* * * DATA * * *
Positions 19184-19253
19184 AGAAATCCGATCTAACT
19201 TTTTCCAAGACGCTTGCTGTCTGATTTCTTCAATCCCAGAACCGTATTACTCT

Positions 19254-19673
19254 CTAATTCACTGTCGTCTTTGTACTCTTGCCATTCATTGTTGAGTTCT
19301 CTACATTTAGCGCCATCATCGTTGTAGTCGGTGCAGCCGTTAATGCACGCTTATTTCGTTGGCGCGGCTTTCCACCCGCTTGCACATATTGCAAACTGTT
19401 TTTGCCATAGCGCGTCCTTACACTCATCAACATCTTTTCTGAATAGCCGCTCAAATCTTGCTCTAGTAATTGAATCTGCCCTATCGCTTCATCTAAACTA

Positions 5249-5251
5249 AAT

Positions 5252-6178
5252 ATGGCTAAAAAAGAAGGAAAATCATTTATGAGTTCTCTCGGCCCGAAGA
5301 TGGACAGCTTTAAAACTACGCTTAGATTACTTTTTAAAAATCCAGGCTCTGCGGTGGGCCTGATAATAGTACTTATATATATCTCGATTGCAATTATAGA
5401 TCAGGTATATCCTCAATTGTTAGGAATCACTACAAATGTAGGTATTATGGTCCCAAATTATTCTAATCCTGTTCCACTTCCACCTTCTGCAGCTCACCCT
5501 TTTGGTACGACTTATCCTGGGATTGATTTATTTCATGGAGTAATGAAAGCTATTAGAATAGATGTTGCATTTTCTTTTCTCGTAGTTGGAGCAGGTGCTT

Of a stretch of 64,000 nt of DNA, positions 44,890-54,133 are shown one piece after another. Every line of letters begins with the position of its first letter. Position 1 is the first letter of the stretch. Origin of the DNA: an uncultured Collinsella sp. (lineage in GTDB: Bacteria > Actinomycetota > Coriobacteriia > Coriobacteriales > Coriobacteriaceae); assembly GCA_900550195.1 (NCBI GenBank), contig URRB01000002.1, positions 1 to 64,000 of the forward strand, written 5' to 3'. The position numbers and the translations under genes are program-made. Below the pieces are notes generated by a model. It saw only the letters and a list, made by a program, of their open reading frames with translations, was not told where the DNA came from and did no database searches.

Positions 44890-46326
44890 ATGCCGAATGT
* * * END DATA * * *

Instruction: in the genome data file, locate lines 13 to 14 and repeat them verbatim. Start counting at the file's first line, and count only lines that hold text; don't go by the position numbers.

5401 TCAGGTATATCCTCAATTGTTAGGAATCACTACAAATGTAGGTATTATGGTCCCAAATTATTCTAATCCTGTTCCACTTCCACCTTCTGCAGCTCACCCT
5501 TTTGGTACGACTTATCCTGGGATTGATTTATTTCATGGAGTAATGAAAGCTATTAGAATAGATGTTGCATTTTCTTTTCTCGTAGTTGGAGCAGGTGCTT